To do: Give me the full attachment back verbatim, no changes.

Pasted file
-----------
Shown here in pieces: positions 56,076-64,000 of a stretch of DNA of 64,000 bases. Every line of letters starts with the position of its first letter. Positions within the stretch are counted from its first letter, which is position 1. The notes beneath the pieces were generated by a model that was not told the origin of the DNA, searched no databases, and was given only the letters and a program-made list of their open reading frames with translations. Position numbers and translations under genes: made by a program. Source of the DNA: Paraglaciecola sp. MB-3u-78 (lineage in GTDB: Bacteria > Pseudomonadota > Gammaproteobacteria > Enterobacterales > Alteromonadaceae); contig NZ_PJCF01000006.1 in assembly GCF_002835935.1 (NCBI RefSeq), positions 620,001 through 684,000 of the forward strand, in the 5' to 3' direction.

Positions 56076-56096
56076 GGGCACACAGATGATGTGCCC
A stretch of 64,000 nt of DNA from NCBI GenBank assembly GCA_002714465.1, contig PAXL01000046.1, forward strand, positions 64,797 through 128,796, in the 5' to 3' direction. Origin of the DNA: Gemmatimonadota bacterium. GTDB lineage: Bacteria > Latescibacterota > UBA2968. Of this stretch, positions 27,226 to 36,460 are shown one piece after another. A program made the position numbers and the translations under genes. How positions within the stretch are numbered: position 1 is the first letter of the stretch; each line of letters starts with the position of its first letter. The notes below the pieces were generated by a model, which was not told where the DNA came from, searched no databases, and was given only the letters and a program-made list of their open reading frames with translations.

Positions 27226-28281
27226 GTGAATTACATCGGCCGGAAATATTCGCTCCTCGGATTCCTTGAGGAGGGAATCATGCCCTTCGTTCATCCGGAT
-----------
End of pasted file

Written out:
Shown here in pieces: positions 56,076-64,000 of a stretch of DNA of 64,000 bases. Every line of letters starts with the position of its first letter. Positions within the stretch are counted from its first letter, which is position 1. The notes beneath the pieces were generated by a model that was not told the origin of the DNA, searched no databases, and was given only the letters and a program-made list of their open reading frames with translations. Position numbers and translations under genes: made by a program. Source of the DNA: Paraglaciecola sp. MB-3u-78 (lineage in GTDB: Bacteria > Pseudomonadota > Gammaproteobacteria > Enterobacterales > Alteromonadaceae); contig NZ_PJCF01000006.1 in assembly GCF_002835935.1 (NCBI RefSeq), positions 620,001 through 684,000 of the forward strand, in the 5' to 3' direction.

Positions 56076-56096
56076 GGGCACACAGATGATGTGCCC
A stretch of 64,000 nt of DNA from NCBI GenBank assembly GCA_002714465.1, contig PAXL01000046.1, forward strand, positions 64,797 through 128,796, in the 5' to 3' direction. Origin of the DNA: Gemmatimonadota bacterium. GTDB lineage: Bacteria > Latescibacterota > UBA2968. Of this stretch, positions 27,226 to 36,460 are shown one piece after another. A program made the position numbers and the translations under genes. How positions within the stretch are numbered: position 1 is the first letter of the stretch; each line of letters starts with the position of its first letter. The notes below the pieces were generated by a model, which was not told where the DNA came from, searched no databases, and was given only the letters and a program-made list of their open reading frames with translations.

Positions 27226-28281
27226 GTGAATTACATCGGCCGGAAATATTCGCTCCTCGGATTCCTTGAGGAGGGAATCATGCCCTTCGTTCATCCGGAT